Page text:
RECYCLING rates across Wales fell last year for the first time in two decades with all but one Gwent council reporting a decline in collection figures.

A Welsh Government report reveals the amount of municipal waste collected by local authorities dropped from 63.8 per cent to 62.7 per cent between 2016/17 and 2017/18.

The figures account for household and non-household waste sent for reuse, recycling or composting divided by the total amount of waste in tonnes collected by, or on behalf, of councils.

Caerphilly council was the only Gwent authority to report improved figures with their rates rising from 65.5 per cent to 66.7 per cent.

At 56 per cent, Blaenau Gwent has the lowest recycling rate in Wales for the fourth year running, having failed to hit the national target of 58 per cent last year.

Welsh environment minister Hannah Blythyn described the national decrease, which has seen 17 of 22 local authorities report reduced rates, as ‘disappointing’.

But Ms Blythyn says this is partly due to a change in how NRW reports wood and ash when they are taken to recycling centres.

“Our recycling rate of nearly 63 per cent is still well above our national target of 58 per cent for this year,” said the minister.

“We are incredibly proud of our recycling performance in Wales.”

The Welsh Government is expecting all local authorities to meet a statutory recycling target of 64 per cent in 2019/20, and 70 per cent in 2024/25.

Newport council, which saw their rates drop fall from 61.4 per cent to 59.8 per cent, face a £367,373 fine if they miss next year’s targets.

READ MORE: Newport council face £1.5m fine if recycling aims fall short

A further £1.2 million fine could await the council if they fall short in 2024/25, having had two fines waived against them in recent years.

But a spokeswoman said: “Newport council’s recycling rate has increased dramatically over the last 15 years and the city is now one of the best performing in the UK.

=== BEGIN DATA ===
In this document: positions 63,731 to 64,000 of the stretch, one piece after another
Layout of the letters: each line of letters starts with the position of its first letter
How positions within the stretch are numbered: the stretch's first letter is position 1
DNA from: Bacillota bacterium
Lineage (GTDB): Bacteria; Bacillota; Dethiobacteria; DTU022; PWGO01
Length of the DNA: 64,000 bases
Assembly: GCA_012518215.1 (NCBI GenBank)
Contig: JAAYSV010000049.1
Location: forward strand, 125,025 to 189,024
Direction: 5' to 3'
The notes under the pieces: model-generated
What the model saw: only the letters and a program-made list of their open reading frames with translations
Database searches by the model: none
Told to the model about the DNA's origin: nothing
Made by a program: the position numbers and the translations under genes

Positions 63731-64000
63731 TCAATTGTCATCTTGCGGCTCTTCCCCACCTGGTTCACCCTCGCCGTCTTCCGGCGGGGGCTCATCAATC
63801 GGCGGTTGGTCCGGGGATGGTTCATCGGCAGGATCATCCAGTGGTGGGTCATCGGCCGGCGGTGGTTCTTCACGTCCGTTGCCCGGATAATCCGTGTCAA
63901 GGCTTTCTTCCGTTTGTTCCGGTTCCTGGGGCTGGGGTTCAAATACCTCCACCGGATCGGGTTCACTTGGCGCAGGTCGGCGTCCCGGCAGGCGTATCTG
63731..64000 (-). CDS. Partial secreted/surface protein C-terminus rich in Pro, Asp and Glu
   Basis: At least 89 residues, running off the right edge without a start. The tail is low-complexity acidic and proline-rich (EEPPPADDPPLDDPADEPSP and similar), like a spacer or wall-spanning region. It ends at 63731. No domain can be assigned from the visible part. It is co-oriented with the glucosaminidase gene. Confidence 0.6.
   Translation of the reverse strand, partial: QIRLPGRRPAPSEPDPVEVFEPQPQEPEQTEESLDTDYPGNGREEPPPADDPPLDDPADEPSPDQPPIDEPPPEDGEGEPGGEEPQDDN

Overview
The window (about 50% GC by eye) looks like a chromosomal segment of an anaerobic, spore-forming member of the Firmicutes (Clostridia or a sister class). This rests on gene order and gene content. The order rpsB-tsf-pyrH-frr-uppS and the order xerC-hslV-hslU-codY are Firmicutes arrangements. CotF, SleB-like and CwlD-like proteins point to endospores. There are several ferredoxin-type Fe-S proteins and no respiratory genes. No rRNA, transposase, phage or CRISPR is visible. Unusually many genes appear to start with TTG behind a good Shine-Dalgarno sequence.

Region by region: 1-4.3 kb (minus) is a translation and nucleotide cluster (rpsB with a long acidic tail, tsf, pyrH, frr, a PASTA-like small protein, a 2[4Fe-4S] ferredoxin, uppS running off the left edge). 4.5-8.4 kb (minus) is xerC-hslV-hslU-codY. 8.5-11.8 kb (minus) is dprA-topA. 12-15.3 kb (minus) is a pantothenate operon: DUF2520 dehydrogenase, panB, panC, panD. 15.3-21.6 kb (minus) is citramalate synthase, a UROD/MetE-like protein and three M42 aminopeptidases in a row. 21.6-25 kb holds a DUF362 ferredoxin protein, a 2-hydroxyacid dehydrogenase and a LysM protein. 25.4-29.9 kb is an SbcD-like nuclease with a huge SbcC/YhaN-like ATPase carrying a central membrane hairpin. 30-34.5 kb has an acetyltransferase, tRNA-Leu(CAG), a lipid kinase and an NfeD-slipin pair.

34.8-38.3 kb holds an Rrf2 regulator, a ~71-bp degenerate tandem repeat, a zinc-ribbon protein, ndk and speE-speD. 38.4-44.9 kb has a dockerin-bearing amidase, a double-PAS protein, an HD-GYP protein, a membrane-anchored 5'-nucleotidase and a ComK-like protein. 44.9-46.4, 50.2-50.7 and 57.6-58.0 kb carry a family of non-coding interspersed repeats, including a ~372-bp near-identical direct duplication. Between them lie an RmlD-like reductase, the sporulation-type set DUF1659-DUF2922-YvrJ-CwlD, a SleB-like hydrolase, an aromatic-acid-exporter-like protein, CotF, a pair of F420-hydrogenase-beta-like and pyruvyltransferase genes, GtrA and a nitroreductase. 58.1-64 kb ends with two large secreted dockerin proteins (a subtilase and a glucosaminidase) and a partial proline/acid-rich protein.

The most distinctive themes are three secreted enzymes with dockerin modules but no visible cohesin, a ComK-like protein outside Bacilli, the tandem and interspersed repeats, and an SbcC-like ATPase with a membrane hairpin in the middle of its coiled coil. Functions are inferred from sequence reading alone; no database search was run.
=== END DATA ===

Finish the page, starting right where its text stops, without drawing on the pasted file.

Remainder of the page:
“However further increases will be needed to meet the higher targets set by Welsh Government.”

In Caerphilly, the statistics coincide with the 20th anniversary of the council’s kerbside collection scheme for recycling.

Councillor Nigel George, cabinet member for neighbourhood services, praised residents for helping the authority exceed the ‘ambitious’ recycling targets.

“There’s still work to do, but by continuing to work together we can further boost our recycling rates and help Caerphilly continue to be one of the greenest places in Wales,” said Cllr George.

In Monmouthshire and Torfaen, both councils said the new NRW measures had affected their recycling rates but said they were on track to meet 2019/2020 targets.

Torfaen, which is currently developing a waste strategy which could see residents fined for putting recyclable items in with household waste, dropped from 63.6 per cent to 60.6 per cent.

Recycling rates in Monmouthshire dropped from 68.7 per cent – the third highest in Wales in 2016/17 – to 65.8 per cent.

A council spokesman added: “In the past six months the amount of garden waste we collect for recycling has reduced significantly due to hot weather.”

Blaenau Gwent council staff have been told to physically check the content of every bag of rubbish taken to the New Vale recycling centre in Ebbw Vale in a bid to reach targets.

Blaenau Gwent council was asked for comment but did not respond before time of publication.